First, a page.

There will always be Gretzky. There will always be Lemieux. And right now, there’s Sidney Crosby. Whether or not you’re a fan of his play or his team, it’s impossible to deny he is one of the most elite players in the NHL today. But the same argument always seems to present itself: is he or isn’t he the greatest player of all time? Well, is he? Answer me, dammit!
Players like Lemieux and Gretzky may have the point records and the cup banners, but for me, that’s where it ends. Crosby is the definition of a consummate player. He’s a leader who is willing for fight for his team (whether or not you interpret that as whining is up to you), he’s an unstoppable forward who knows what’s happening at any given point on the ice, and he’s a friend to the community who donates his time and talents to charity in a genuine, unsuspecting way. Most importantly, though, he put the breath into a franchise that was gasping for air and changed the face of hockey for an entire city, if not the entire league. Crosby is a polarizing figure who continues to change the game from the ground up.
I don’t mean any of this as praise. It’s reality. Sid has won medal after medal, title after title, and can top off his credentials with a Stanley Cup. All of this within a quarter of a century. That last sentence, though, is what provides an answer the original question: No. Sidney Crosby is not the greatest player of all time.
Today, he’s turning only 25 years old. We have only experienced a fraction of his career, despite the legend of “Sid the Kid” that has been 15 years in the making. Whereas most players don’t reach a level of notoriety until the NHL, or even junior levels, the modern hockey world has been watching Crosby since he was 10 years old. It’s difficult for us to recognize the weight we put on him, because he handles it with such modesty (oh yeah…add that to the list).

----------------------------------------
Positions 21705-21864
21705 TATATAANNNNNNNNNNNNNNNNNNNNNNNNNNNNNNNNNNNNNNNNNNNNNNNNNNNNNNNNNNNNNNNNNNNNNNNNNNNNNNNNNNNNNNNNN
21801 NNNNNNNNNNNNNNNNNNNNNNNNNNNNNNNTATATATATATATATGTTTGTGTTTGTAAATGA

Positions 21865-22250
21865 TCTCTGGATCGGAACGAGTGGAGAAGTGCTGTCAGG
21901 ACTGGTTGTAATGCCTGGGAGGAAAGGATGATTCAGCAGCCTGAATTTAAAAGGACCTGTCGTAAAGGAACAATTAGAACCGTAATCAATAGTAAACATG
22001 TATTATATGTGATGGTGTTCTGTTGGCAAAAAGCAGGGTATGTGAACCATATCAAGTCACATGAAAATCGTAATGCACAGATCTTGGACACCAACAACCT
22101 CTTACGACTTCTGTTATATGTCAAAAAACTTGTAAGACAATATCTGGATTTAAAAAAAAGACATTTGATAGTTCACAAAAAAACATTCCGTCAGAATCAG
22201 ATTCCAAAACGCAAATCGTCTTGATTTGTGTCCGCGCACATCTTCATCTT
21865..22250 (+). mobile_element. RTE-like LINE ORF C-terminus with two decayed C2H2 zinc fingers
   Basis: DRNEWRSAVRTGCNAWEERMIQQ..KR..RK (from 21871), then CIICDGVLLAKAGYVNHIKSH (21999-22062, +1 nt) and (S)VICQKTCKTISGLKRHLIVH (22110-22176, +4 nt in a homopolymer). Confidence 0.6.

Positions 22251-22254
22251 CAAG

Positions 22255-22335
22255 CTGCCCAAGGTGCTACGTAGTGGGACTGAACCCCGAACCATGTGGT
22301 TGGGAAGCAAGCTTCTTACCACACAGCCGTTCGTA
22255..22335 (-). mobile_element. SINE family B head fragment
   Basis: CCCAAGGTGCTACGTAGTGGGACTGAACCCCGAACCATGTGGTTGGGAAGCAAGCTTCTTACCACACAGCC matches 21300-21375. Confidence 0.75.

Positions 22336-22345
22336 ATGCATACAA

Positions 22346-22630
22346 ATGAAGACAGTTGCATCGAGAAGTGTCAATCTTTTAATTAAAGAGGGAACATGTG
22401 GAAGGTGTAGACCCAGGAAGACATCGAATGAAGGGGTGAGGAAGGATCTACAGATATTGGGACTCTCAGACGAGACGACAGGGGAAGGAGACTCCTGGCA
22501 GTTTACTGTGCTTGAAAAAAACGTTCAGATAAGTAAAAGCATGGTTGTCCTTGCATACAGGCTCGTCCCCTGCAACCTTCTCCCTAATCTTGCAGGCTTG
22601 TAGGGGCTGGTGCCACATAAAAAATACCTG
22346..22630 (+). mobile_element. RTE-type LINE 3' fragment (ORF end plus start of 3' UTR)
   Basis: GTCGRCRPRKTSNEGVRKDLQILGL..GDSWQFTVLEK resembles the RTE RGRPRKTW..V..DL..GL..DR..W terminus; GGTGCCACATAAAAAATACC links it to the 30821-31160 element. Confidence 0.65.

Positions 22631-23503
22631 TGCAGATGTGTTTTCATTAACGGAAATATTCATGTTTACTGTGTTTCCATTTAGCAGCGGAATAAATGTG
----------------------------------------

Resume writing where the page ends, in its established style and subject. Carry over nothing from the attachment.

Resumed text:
You’re probably asking yourself why any of this matters. Especially considering Crosby’s career seems at a lull right now. After a disappointing end to his last season, and the injuries that have plagued him for far too long, it’s easy to forget every highlight reel-worthy moment. Yet, the Pittsburgh Penguins seem to be building with every game. There’s a dynasty in the making with Sidney Crosby at the forefront.
So then what’s holding him back from a title that seems so deserved? Right now, when we can still mention his rookie season and his Stanley Cup victory in the same breath, Sidney Crosby is not the greatest player of all time. But, give it 15 years or so. He’ll be sitting by the fireside, stroking his plush, finally filled-out beard with two hands covered in Stanley Cup rings and a plaque with his then-retired number perched on the mantlepiece. When that day comes, this post will no longer be valid. There will be no questions. Crosby will simply toss his majestic beard over his shoulder and whisper, “I am the greatest player who ever lived.“